TBILISI, Georgia—Secretary of State Colin Powell acknowledged Saturday that former Iraqi leader Saddam Hussein may not have had the massive weapons stockpiles that the Bush administration claimed before it went to war to topple his regime.
While making clear he believes the war was justified nonetheless, Powell said that if caches of chemical and biological arms are not found, the reasons for the error must be determined.
The secretary of state's remarks, made to reporters as he flew to this nation in the Caucasus, appeared to be the farthest any top U.S. official has gone in publicly acknowledging questions about the case President Bush made against Iraq before last March's invasion.
Powell's comments came a day after David Kay, who led the team searching for weapons of mass destruction in Iraq, said that he does not believe Iraq had chemical and biological arms when the war started last year.
Kay left his post Friday. Asked about Kay's remarks in an interview with the Reuters news agency, Powell said:
"The open question is, how many stocks they had, if any, and if they had any, where did they go, and if they didn't have any, then why wasn't that known beforehand?"
The failure to find banned nuclear, chemical or biological weapons in Iraq, or evidence of robust programs to make them, has kept alive criticism of Bush and could prove to be a significant election-year issue.
Asked whether Kay's assessment was correct or whether Powell was correct in suggesting during a U.N. appearance last February that Iraq had large unaccounted-for stocks of toxins and poison gas, Powell replied: "I think the answer to the question is, I don't know yet."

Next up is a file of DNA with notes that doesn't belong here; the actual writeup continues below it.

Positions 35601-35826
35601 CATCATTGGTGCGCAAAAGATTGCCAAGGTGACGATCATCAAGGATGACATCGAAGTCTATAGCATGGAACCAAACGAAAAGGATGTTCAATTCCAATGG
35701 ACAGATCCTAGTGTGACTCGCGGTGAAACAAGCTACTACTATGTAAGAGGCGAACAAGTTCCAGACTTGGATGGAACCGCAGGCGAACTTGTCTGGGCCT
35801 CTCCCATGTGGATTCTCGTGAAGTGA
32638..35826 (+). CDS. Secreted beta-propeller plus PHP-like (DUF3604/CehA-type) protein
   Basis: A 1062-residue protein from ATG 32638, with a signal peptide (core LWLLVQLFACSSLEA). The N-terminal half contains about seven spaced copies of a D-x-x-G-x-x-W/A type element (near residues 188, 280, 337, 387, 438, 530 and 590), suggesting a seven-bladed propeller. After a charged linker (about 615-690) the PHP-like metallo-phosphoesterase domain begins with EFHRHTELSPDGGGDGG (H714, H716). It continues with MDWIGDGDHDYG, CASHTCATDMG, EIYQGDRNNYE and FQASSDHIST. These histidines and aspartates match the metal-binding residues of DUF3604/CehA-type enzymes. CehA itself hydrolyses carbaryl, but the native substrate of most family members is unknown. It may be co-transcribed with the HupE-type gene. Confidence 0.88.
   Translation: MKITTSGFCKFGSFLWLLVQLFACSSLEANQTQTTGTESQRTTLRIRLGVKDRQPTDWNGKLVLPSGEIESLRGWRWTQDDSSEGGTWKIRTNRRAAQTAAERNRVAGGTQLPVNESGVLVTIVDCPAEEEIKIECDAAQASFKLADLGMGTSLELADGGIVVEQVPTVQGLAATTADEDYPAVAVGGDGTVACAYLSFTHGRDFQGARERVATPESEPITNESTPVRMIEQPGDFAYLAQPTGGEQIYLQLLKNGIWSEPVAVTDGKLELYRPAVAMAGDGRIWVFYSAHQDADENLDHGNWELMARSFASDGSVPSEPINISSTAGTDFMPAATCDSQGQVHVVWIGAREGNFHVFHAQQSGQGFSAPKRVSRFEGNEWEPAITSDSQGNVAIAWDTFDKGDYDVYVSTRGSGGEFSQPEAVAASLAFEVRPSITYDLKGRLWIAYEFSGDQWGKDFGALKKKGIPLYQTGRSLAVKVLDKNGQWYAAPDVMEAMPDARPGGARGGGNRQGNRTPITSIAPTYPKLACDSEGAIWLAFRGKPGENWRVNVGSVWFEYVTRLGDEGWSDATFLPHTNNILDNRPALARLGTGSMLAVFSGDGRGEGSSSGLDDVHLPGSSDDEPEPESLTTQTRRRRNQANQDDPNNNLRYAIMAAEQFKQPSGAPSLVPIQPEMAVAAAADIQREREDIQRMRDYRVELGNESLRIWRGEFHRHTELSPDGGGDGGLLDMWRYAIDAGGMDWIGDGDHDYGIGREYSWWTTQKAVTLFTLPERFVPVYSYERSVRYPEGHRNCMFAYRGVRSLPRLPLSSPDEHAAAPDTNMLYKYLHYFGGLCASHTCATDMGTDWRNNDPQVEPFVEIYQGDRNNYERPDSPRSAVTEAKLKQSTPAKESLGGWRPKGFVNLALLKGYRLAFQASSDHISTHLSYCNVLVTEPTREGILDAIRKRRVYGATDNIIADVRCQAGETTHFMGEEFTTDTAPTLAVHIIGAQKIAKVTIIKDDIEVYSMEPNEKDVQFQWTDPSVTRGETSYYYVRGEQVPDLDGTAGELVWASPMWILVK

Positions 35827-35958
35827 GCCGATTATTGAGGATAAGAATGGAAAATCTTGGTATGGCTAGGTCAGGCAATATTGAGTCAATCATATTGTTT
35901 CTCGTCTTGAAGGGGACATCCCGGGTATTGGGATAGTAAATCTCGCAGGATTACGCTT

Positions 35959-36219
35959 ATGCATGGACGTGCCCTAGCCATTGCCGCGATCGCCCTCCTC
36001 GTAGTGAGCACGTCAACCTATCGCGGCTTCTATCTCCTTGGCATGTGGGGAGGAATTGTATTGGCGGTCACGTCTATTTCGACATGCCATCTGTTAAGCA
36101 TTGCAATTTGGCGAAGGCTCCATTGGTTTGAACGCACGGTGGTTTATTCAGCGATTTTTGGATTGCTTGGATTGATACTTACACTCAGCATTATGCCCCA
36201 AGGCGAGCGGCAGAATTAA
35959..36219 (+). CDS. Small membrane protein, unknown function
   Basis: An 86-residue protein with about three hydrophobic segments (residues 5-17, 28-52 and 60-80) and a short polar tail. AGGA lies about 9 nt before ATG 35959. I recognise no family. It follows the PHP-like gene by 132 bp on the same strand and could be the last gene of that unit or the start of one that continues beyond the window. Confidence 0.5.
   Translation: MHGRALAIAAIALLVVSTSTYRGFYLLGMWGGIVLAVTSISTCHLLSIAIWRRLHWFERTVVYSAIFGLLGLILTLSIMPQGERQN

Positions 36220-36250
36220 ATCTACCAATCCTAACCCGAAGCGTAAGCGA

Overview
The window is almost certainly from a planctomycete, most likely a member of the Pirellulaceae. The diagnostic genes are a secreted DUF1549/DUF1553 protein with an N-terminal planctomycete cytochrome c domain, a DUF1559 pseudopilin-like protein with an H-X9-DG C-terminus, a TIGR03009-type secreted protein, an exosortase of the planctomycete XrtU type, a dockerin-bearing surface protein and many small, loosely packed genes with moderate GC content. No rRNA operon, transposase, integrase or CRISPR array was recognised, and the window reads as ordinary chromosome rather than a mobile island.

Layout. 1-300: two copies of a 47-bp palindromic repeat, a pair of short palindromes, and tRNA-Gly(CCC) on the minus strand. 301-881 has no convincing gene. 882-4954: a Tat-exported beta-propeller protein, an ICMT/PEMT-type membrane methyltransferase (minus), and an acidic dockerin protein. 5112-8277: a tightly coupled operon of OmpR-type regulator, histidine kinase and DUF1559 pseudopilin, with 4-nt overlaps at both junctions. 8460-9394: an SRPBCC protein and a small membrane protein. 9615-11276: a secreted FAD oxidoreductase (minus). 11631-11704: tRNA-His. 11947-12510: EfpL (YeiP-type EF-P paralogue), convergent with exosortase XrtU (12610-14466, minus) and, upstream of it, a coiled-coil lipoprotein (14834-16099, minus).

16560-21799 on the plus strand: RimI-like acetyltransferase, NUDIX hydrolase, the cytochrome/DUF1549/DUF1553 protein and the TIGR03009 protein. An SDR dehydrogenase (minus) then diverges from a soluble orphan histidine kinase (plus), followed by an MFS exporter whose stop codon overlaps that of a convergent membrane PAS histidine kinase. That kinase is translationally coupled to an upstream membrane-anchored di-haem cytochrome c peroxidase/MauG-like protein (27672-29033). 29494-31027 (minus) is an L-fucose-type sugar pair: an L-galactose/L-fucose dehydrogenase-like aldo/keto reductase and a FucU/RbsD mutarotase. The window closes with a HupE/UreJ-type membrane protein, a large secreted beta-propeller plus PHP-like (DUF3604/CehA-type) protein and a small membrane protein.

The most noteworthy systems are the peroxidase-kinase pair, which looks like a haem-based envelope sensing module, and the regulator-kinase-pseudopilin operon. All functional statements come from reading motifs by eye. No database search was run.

The secretary of state's caution contrasted with the more aggressive tone from the White House.
"Yes, we believe he had them, and yes we believe they will be found," White House spokesman Scott McClellan said Friday. "We believe the truth will come out."
Vice President Dick Cheney, who last week said the United States had not given up on finding unconventional weapons in Iraq, did not touch on the topic in a speech Saturday to world business leaders meeting in Davos, Switzerland.
Powell vigorously defended the U.S. intelligence community, whose estimates of Iraq's weapons programs reflected the consensus of other foreign governments and President Bush's predecessor.
The secretary of state played a key role in making the U.S. case. He told the U.N. Security Council on February 5, 2003 that Iraq had failed to account for thousands of liters of deadly anthrax germs and for precursor chemicals that could make 500 tons of chemical arms.
Powell on Saturday blamed Saddam for much of the uncertainty.
"What we demanded of Iraq was that they account for all of this and they prove the negative of our hypothesis. All they did was make statements without proving it," he said.
Powell did not elaborate on what sort of retrospective or self-examination should be conducted if no weapons are found. Congressional committees already are examining the use of U.S. intelligence on Iraq and the CIA is doing its own in-house review under former deputy director Richard Kerr.
Kay's replacement, former U.N. weapons inspector Charles Duelfer, has previously said he does not expect new caches of WMD to be discovered in Iraq.
Powell flew to Tbilisi to attend the inauguration Sunday of new president Mikhail Saakashvili, a pro-American reformer who won elections following the "revolution of the roses" that ousted former president Eduard Shevardnadze in November.
(c) 2004, Knight Ridder/Tribune Information Services.